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Joseph Keller

Trade Union Notes

(12 May 1945)

From The Militant, Vol. IX No. 19, 12 May 1945, p. 2.
Transcribed & marked up by Einde O’ Callaghan for the Encyclopaedia of Trotskyism On-Line (ETOL).

Union-Busting Pretext

George Romney, managing director of the Automotive Council for War Production, on May 2 revealed the scheme of the automobile monopolists to break up the CIO United Automobile Workers on the pretext that the union is creating a crisis in the industry which will result in widespread post-war unemployment.

This spokesman for the big auto corporations stated that they are “convinced it is time to scrutinize the operation of collective bargaining to determine why it is not working in the manner that promotes the national interest.” To Romney, the interests of the auto profiteers are identical with the “national interest.”

Hypocritically claiming “the industry, is not seeking the destruction of unionism,” Romney asserted that “we are alarmed at the decline in productivity and its far reaching effects on the post-war economy.” The auto barons demand that the “excessive power of the CIO must be decentralized” – that is, that the UAW-CIO must be broken up.

“Irrefutable evidence shows that productivity has declined continually,” added Romney.

But the Automotive Council For War Production boasted in its April bulletin that the industry had achieved a record $10-billion yearly production, “a ten-fold increase over 1941’s defense production.” In fact, “between the fourth quarter of 1943, when automotive employment reached an all-time high, and the corresponding quarter in 1944, deliveries of war materials ROSE approximately 11 per cent. During the same period employment DROPPED some 16 per cent.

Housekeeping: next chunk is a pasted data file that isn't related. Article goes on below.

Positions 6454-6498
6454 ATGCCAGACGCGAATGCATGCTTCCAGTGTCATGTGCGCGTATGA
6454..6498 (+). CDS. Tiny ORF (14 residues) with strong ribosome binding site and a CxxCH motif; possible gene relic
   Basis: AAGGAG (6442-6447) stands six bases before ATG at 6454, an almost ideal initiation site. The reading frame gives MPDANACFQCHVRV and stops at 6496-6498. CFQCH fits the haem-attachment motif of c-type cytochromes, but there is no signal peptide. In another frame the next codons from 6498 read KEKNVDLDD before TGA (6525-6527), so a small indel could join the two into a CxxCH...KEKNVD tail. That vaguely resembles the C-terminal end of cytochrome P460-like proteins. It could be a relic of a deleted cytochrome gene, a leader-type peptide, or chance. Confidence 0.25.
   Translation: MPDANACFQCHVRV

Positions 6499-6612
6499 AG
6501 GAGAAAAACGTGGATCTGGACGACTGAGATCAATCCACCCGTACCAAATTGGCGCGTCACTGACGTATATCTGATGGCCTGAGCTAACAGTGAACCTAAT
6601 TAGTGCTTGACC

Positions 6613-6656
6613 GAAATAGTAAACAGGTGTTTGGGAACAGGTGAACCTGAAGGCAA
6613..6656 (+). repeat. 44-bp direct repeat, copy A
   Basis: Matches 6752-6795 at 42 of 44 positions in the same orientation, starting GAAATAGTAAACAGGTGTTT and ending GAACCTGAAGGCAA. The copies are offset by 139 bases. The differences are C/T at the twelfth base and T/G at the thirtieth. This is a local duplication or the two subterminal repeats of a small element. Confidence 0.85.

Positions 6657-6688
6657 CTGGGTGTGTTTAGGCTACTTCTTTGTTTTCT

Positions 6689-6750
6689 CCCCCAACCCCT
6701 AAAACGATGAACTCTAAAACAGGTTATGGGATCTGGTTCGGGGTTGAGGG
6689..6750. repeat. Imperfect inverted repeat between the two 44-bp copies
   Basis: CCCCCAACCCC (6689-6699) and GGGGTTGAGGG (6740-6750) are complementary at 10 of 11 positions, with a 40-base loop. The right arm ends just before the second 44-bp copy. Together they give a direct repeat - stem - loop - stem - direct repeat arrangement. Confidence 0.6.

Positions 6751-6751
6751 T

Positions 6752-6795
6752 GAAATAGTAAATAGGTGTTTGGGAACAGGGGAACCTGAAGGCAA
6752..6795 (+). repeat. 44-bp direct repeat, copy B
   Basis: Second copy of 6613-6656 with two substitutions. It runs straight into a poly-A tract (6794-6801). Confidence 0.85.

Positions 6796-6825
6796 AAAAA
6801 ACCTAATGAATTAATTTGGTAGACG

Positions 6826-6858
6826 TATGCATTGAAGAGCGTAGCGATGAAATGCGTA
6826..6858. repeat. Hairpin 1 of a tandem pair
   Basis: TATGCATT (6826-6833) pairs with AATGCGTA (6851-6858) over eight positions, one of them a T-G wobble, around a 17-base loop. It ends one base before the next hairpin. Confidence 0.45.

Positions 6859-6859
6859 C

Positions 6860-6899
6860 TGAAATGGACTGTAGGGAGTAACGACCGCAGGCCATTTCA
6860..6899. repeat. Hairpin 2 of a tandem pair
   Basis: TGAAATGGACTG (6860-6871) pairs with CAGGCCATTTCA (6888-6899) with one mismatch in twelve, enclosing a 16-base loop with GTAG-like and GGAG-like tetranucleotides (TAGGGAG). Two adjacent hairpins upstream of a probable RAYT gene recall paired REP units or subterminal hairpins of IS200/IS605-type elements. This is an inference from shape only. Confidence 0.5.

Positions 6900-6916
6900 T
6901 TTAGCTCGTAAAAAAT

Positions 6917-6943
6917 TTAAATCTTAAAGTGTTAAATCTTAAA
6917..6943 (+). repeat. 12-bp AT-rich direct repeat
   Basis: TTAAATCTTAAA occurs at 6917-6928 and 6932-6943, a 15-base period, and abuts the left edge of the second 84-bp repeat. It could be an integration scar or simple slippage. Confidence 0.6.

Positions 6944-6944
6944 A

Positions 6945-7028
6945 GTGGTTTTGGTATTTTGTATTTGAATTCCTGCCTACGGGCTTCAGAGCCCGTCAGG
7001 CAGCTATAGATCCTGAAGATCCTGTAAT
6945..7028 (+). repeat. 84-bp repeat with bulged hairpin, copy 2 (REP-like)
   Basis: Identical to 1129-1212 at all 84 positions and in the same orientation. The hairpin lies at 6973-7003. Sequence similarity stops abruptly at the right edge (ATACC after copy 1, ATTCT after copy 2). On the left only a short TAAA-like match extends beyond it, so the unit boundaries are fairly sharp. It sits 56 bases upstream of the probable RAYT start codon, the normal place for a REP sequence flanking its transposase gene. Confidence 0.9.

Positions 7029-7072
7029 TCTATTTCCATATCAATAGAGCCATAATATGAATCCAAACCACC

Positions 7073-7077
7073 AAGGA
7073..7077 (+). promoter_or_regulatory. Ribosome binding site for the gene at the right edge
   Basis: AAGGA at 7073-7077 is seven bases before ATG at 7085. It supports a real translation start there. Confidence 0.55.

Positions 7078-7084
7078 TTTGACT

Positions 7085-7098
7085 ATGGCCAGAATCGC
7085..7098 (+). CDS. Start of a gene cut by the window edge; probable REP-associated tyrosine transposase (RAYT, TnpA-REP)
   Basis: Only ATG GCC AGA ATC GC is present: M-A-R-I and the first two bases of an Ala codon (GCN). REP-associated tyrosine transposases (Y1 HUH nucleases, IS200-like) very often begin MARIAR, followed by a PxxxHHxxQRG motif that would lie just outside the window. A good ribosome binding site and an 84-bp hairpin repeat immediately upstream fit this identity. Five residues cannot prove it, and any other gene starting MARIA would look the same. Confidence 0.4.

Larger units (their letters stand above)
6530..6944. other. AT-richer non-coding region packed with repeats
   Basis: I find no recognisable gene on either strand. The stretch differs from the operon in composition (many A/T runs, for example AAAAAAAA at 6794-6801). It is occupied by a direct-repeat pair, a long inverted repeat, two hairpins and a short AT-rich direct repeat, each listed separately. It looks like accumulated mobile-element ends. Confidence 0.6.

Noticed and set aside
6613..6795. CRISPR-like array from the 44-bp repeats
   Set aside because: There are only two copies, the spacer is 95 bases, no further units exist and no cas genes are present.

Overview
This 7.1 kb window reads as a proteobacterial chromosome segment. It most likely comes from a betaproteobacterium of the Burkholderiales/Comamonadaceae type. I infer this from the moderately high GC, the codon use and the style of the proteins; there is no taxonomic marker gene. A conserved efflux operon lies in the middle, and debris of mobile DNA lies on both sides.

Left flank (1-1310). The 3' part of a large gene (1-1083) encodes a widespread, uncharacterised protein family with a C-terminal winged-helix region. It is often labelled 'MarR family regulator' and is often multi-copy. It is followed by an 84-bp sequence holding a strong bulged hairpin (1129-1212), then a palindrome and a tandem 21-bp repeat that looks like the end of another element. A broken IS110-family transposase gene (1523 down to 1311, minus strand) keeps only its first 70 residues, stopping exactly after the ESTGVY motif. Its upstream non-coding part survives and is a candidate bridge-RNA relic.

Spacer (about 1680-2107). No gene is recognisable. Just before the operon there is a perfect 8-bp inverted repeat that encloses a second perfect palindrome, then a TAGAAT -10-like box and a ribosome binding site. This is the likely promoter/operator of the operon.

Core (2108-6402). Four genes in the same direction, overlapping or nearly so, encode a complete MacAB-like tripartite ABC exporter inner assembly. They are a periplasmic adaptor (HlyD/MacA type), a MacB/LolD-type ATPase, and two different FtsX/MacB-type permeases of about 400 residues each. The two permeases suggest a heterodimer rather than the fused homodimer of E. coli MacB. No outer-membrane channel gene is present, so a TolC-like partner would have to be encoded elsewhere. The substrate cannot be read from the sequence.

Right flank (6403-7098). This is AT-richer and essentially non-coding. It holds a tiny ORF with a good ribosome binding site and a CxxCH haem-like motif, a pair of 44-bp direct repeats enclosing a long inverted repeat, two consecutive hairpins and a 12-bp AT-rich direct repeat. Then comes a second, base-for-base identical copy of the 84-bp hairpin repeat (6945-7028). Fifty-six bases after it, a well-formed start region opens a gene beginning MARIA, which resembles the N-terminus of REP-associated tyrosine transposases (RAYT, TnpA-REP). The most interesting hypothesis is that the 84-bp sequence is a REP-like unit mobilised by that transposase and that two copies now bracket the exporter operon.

Thus, Romney’s own organization has refuted the union-busting lie he and his associates are now peddling.

* * *

Cutbacks and Pay Cuts

The CIO and AFL, spurred on by the threat of huge production cutbacks and reduction of the work week once more have urged the War Labor Board to loosen the wage-freeze in view of anticipated drastic declines in weekly wages. The CIO has submitted proposals for a new “reconversion wage policy” to War Mobilization Director Vinson, who has consistently advocated the continuation of wartime labor policies in the “reconversion” period.

R.J. Thomas, UAW-CIO president, wrote from Detroit to WEB Chairman Taylor that “the wage policies of the WLB need immediate and marked revision, which will make possible maintenance of present overall wage levels, notwithstanding reductions in working hours.”

Thomas reported that 140,000 Ford workers have already been cut back to a 40-hour week, resulting in an average loss of $10 a week pay for those working 45 hours and considerably more for those working longer.

The CIO proposals to Vinson, it is reported, call for a minimum 20 per cent increase in basic wage rates, 10 per cent to provide for past living cost increases and 10 per cent for increased labor productivity during the war.

* * *

“A Family Affair”

On May 1 the War Labor Board in Washington held a hearing on the Detroit Kelsey-Hayes case, involving the reinstatement of 13 fired workers by order of the regional WLB after 5,500 workers twice went on strike.

While upholding the regional WLB order, WLB Chairman took occasion to assail “both” the union and the company because “it is not good business that if one man gets fired 10,000 others must lose a week’s work.” After the hearing, he stated he did not think the board should be called on to inject itself into a “clearly family affair.”

To Taylor the wholesale firing of union officers and committeemen which has provoked numerous auto strikes in the past three months is just a “family affair.” He conceals the fact that it is not a question of any “one worker” getting fired, but of the leading union militants being picked out and fired in a deliberate campaign to undermine the unions.

Even when it is compelled to make a concession to the workers, the WLB finds a way to smear the unions and cover up the dirty game of the employers.

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